3/29/2011 11:29:00 PM
'9 Circles' tells the story of Daniel Reeves, a troubled young American soldier. Recruited while trying to escape legal problems at home, he now finds himself facing much more serious charges--he stands accused of atrocities committed against Iraqi civilians. We watch as he descends through 9 circles, which are both an allusion to Dante's Inferno and a metaphor for the ever-tightening imprisonments in which Reeves finds himself.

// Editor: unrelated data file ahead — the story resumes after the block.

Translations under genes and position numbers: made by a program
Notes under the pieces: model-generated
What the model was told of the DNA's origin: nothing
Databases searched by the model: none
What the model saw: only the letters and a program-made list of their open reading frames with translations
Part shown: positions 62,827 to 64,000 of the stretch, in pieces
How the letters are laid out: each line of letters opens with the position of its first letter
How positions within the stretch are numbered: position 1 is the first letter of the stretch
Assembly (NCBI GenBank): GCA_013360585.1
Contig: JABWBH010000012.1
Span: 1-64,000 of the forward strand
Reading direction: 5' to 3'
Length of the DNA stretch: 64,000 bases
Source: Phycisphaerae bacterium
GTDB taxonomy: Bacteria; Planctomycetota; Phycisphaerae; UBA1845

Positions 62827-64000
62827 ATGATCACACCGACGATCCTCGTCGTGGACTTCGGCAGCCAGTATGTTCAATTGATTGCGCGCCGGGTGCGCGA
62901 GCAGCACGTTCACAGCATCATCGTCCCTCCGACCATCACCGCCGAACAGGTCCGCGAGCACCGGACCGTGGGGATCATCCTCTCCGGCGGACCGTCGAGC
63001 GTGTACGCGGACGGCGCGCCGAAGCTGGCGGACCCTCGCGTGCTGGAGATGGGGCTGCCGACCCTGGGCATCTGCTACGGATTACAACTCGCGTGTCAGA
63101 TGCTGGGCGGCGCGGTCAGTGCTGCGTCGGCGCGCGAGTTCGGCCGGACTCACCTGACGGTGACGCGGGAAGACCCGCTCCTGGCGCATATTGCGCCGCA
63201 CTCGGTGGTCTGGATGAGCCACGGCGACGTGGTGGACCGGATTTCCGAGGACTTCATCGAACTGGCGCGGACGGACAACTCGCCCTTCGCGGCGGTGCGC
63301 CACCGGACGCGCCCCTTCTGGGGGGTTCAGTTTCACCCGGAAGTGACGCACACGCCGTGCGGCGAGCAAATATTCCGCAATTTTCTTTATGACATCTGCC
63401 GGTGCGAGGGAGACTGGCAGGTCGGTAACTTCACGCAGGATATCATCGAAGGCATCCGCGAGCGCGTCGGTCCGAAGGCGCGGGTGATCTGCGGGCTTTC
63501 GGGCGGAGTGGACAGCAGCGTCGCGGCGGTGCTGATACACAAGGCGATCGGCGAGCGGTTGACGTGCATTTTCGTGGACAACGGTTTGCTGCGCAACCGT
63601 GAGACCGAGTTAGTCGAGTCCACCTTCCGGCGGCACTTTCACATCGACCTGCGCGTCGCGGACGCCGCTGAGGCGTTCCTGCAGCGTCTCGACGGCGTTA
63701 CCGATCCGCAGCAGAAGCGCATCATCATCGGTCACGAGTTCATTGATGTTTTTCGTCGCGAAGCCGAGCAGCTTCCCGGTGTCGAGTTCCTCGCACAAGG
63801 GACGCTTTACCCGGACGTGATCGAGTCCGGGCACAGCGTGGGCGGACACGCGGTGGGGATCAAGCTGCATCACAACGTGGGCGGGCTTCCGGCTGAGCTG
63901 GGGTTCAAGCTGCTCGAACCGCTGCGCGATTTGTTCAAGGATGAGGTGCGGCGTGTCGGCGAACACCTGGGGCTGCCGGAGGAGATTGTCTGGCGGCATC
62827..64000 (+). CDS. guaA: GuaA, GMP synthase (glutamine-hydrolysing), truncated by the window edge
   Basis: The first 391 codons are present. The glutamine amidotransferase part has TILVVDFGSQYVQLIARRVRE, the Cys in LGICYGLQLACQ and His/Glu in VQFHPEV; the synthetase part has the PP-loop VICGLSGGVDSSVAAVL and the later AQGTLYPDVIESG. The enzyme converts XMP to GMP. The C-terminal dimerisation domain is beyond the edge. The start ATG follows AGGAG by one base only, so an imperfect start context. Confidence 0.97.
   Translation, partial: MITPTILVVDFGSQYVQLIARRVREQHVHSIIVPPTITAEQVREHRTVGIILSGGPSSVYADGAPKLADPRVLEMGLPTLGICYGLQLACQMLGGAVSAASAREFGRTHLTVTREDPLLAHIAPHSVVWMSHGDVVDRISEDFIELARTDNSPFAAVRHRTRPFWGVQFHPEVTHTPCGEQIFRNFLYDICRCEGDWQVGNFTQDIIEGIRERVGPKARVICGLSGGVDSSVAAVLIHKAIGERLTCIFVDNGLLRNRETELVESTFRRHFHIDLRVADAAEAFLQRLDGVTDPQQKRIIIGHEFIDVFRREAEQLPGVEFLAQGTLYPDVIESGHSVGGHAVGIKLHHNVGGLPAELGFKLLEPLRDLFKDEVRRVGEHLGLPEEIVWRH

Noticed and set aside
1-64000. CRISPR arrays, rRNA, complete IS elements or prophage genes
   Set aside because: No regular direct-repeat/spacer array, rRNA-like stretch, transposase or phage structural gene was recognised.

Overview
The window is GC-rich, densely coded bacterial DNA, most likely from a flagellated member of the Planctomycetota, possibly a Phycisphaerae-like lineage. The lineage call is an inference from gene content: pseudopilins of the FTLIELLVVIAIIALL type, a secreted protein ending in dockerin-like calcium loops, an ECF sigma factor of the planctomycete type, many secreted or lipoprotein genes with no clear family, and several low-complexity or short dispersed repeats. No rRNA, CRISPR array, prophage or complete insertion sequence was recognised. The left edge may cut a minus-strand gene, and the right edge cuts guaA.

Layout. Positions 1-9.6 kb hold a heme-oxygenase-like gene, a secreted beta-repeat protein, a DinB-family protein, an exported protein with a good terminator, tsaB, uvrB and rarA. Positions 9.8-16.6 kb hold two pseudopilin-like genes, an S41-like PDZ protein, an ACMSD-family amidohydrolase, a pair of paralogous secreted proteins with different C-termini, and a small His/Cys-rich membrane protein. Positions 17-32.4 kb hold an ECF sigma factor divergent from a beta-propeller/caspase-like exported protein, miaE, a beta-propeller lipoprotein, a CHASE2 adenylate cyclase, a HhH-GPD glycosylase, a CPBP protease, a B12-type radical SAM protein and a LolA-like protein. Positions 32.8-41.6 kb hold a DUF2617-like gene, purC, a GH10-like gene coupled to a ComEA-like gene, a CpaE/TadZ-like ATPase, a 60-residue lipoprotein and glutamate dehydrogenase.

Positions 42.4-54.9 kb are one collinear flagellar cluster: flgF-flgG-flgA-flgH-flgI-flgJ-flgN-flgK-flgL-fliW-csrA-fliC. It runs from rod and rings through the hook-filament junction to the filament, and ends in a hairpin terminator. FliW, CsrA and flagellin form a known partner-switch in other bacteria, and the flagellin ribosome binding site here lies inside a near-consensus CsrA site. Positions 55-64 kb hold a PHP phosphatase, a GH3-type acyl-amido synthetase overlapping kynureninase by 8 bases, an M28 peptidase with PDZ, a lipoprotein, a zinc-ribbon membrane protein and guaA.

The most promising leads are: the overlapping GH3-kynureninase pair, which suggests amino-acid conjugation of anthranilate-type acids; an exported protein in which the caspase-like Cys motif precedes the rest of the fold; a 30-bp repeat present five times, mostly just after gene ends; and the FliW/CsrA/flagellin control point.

In the descent, playwright Cain explores Reeves's past: his misbegotten youth, the terms of his recruitment, and the conditions of his training; and his present: the legal system which cannot help him, being treated as a scapegoat by his commanders, and his own doubts about his actions and motivations. The play is heavy, politically-charged, and at times, shocking, but it's broken up by witticisms that keep it from dragging. In the end, it comes off as an interesting exploration of a troubled mind in a troubling set of circumstances, and inspires sympathy for Reeves's plight, which is clearly not entirely of his own making.
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